The sale of Holyfield’s 12 bed/24 bath/45,000 square-foot mansion in Fayetteville, Georgia is making headlines right now, highlighting the waning fortunes of the former 4-time World Heavyweight Champion. Every news article on this story focuses on the scale and opulence of the 105 acre property. The mansion, built in 1994 when Holyfield was at the height of his fame, boasts America’s largest private pool, a two lane bowling alley, a 135 seat theater, a baseball field, tennis court, handball court, stables, indoor swimming pool, a boxing gym, three kitchens, dining room that seats 100, and… well, you get the picture. Holyfield once told a reporter that the 109 room behemoth costs around $1 million a year just to maintain. The current owners, JPMorgan Chase & Company, took over the property in 2012 after Holyfield went into foreclosure. They have put up the $7.5 million home up for auction yesterday (November 14, 2013) – bidding is set to start at $2.5 million. Evander Holyfield’s mansion is listed on Trulia as “Villa Vittoriosa”. Listing price is $7.89 million.
Regular readers of the Team Aguilar blog may remember a story I did last June where I looked at why so many pro-athletes who have earned millions throughout their careers often end up broke. Among the many riches-to-rags stories in that article, I cite the case of boxer Evander Holyfield. A titan in the ring, Holyfield made a name for himself in the boxing world, winning everything from Olympic Bronze in 1984, to the WBA, IBF and WBC championship belts on multiple occasions in both the cruiser-weight and heavyweight divisions. To this day he remains the only 4 time World Heavyweight Champion in the history of the sport. I even had the Evander Holyfield Sega Genesis game as a kid!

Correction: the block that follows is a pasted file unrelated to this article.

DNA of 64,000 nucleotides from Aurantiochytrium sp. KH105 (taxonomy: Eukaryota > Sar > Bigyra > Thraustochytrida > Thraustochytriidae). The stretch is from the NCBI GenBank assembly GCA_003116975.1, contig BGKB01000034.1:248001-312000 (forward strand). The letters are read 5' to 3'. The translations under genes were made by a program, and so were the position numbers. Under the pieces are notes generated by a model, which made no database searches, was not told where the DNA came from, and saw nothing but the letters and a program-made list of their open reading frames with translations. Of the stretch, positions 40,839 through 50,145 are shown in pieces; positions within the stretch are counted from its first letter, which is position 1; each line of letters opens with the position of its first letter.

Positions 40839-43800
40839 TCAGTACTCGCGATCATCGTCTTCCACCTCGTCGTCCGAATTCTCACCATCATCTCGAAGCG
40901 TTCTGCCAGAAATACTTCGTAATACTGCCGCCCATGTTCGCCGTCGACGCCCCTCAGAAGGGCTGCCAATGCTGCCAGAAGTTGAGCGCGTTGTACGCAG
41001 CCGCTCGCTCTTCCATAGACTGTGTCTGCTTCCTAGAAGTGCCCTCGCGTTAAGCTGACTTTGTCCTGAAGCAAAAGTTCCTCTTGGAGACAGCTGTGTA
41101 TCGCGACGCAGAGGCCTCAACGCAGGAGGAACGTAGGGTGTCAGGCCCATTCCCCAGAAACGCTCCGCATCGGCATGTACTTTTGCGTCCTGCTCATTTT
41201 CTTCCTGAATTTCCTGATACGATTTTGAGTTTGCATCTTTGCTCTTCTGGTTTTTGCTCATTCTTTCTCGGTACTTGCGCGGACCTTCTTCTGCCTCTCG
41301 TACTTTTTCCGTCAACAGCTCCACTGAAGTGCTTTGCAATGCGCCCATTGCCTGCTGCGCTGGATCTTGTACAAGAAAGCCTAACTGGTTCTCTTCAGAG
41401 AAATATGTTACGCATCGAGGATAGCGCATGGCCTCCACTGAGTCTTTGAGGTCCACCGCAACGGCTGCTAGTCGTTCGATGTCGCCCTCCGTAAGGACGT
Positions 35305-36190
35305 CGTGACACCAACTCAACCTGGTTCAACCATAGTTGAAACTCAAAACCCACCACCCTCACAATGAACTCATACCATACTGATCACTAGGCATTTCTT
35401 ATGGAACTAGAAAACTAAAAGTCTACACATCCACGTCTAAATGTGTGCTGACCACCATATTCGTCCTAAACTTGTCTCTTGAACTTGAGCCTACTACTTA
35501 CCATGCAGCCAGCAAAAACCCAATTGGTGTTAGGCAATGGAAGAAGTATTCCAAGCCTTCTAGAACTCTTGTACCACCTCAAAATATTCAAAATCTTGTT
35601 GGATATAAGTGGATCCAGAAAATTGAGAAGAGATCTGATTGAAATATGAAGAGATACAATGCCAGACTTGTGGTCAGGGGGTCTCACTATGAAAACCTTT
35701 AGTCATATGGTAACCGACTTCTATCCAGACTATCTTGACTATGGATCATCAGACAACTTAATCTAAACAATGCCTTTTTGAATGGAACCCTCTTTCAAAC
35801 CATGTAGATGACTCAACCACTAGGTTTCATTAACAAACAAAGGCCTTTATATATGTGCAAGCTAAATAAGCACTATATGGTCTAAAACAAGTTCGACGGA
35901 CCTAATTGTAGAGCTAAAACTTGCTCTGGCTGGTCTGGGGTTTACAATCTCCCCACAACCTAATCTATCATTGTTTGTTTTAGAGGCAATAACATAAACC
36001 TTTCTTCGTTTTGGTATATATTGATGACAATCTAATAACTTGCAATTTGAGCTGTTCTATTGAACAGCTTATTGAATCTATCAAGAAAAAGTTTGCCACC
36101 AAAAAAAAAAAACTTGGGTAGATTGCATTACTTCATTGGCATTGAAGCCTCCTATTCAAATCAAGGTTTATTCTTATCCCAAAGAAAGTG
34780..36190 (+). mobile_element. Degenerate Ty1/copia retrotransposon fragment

Evander Holyfield’s lifetime earnings, as of 2009, were estimated to be $250 million. Keep in mind Holyfield kept fighting until 2012, at which point he finally announced his retirement. Despite a quarter of a billion Dollar career earnings, Holyfield, like so many of his peers, is broke. In Holyfield’s case the problem was apparently his extended family – he has 12 children with 6 different women. According to Wikipedia, Holyfield pays an average of $3,000 a month per child in child-support. He also is reported to owe huge amounts of unpaid back taxes.
While Holyfield refutes all claims he is broke, he has been forced to auction off his jewelry, furniture and boxing memorabilia to pay off debt.